With the feverish and achy flu season just around the corner, the Alaska Department of Health and Social Services is recommending residents to get their flu shots now.
"We want everyone who can be vaccinated to be vaccinated not just to protect themselves but so they can protect the people they come in contact with," said Greg Wilkinson, spokesperson for the state department.
He said the Centers for Disease Control and Prevention is recommending everyone 6 months of age and older to get vaccinated.
"This year we're going to blanket everyone," Wilkinson said.
He said that last year's divisions of priority populations were puzzling for some members of the public.
"Everybody found it so confusing,," he said. "Is it this group? Is it that group? Everyone 6 months and over should get a flu shot. That just makes it easy."
But, he said the state is still recognizing the importance of certain groups in getting flu shots, like people over the age of 65 and under 5 years old, those with pre-existing respiratory conditions and women who might be getting pregnant.
Wilkinson said the state of Alaska purchased 90,000 doses of the vaccine and distributed them to public health statewide.
"There's a lot of opportunities and places for people to go to get vaccinated," he said.
Vaccinations are available at the state's centers, various pharmacies and at private medical practices.
With the worries over the H1N1 flu mostly eased, there will not be vaccine clinics held in the state's public schools this year.
"We reacted appropriately last year to the H1N1 threat not really knowing if it was going to be a bad flu or not," he said. "H1N1 did not turn out to be as bad as we thought it might be. We're back to a regular flu year."
Ross Roadarmel, a pharmacist at Fred Meyer in Soldotna, said that the shots this year have both the seasonal flu and H1N1 anti-bodies in them.
"Rather than two shots like last year there's just one," he said.
Roadarmel said Fred Meyer received their flu vaccines some three weeks ago and has been steadily vaccinating people in the community.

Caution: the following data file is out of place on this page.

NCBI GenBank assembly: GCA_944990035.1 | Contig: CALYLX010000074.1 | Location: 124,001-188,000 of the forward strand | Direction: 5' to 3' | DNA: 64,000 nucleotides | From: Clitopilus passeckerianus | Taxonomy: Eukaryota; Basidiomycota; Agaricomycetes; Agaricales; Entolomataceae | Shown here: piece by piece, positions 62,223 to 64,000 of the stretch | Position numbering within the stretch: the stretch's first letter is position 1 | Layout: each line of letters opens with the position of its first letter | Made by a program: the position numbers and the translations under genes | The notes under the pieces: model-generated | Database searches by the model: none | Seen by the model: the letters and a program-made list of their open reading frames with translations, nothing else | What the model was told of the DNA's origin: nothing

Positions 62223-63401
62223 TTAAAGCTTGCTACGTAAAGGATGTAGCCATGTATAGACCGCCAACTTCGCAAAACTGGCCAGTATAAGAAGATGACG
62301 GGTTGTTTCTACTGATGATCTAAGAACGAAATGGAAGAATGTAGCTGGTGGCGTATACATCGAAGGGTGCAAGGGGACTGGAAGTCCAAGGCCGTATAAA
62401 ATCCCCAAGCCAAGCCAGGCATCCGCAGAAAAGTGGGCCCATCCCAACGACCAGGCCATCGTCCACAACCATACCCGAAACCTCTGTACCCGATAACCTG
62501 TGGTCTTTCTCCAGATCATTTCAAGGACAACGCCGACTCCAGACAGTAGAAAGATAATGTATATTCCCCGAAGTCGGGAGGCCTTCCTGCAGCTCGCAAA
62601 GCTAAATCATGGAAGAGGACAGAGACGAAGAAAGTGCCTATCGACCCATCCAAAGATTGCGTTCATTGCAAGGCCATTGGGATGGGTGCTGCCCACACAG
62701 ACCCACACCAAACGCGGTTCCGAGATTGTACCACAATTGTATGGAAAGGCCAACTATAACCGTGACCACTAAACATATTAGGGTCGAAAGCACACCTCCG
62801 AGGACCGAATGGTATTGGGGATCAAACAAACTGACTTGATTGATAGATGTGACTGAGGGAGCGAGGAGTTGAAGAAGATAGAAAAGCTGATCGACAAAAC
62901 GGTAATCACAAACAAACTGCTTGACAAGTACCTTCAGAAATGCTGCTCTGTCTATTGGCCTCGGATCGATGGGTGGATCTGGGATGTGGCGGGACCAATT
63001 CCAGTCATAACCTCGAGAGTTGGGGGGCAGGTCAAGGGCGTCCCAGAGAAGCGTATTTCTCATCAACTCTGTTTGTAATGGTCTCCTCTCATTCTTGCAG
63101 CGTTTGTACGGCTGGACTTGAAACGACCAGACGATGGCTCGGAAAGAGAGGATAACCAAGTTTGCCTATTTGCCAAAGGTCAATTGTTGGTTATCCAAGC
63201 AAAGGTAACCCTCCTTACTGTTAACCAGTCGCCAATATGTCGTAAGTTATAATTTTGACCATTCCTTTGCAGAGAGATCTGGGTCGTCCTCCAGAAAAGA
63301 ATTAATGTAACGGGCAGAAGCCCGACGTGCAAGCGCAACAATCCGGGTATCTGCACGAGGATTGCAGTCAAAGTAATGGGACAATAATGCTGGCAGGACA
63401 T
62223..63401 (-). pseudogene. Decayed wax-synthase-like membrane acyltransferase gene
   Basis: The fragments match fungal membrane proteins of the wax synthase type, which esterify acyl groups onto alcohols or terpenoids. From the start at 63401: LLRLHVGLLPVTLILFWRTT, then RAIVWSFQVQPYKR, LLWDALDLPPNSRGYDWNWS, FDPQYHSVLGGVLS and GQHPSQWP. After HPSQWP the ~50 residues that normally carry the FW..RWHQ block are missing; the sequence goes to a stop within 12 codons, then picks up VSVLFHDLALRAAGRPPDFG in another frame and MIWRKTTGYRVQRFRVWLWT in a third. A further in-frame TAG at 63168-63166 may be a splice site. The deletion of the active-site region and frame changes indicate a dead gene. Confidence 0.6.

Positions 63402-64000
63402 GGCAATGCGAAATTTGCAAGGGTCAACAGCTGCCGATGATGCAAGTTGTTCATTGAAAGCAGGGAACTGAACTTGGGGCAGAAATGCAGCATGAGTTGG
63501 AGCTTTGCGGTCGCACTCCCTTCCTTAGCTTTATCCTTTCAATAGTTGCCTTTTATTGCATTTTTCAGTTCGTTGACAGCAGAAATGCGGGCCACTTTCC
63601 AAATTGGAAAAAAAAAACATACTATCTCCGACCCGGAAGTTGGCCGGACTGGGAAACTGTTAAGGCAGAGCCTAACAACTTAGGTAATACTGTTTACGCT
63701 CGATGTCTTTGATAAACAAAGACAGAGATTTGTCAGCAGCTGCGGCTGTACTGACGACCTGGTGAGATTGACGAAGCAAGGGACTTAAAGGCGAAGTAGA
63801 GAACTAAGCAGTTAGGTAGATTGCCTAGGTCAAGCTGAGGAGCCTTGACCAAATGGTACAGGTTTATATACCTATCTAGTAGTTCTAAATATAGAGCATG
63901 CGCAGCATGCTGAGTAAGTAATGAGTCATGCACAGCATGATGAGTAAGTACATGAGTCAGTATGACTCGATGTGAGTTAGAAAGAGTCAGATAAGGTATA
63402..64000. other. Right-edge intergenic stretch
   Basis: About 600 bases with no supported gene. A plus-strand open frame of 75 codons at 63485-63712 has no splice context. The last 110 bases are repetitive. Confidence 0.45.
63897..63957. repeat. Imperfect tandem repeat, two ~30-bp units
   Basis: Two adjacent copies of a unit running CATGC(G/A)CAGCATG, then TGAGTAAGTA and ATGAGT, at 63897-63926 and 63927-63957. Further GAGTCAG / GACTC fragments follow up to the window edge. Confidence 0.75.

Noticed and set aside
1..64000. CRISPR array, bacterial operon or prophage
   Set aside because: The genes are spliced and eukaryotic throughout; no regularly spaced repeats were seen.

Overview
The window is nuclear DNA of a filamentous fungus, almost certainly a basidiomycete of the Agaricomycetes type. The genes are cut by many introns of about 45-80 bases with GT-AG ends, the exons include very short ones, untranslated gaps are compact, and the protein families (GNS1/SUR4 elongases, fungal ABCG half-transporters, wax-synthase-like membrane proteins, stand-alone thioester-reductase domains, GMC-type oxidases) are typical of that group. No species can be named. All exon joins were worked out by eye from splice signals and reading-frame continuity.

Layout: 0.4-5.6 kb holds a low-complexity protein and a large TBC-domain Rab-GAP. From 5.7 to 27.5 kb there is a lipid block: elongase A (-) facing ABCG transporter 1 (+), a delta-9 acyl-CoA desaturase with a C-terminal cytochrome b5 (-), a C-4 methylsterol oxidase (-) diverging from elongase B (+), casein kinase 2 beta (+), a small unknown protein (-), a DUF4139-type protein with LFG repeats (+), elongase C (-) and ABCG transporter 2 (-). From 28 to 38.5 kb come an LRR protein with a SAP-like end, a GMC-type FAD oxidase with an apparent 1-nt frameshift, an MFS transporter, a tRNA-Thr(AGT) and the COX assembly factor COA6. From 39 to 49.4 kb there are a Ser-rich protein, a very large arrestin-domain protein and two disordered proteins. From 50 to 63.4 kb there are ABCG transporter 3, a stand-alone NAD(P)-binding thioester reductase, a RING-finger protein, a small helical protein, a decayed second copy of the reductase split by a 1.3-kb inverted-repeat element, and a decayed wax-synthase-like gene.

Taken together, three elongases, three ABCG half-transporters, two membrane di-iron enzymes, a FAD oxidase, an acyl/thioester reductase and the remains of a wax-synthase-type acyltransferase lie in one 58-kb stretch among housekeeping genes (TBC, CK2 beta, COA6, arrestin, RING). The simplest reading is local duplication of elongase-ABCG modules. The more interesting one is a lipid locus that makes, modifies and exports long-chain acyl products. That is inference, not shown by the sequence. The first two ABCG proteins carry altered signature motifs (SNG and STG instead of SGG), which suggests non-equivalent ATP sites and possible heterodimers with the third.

On Saturday, he administered seven vaccinations in the morning, and on weekdays he said he gives anywhere from 10 to 20 shots. He said those numbers will probably remain steady until the beginning of November.
The pharmacy offers the flu shots for $25 a pop, but it is also covered by many insurance programs, he said.
"We try as much as possible to offer it anytime," he said, including for walk-in customers.
Roadarmel said it is also recommended that immunocompromised individuals, like those with diabetes, receive a shot twice a year, once now, in the fall, and another time early in the year, like around January.
"That way it will take them clear through to spring," he said.
But, "for the normal healthy individual the antibodies for the vaccine will last eight to 10 months so they only need one shot to the through the flu season," he said.
Wilkinson said it takes individuals about two weeks to build up immunity in reaction to the vaccine.
"The sooner you get it done the faster you'll be protected," he said.
For the week of Sept. 11, only one of 25 specimens submitted to the state's lab tested positive for influenza, according to Wilkinson.
"The flu is not quite here quite yet but it's a perfect time for people to be vaccinated before we're all getting sick," he said.
Brielle Schaeffer can be reached at firstname.lastname@example.org.
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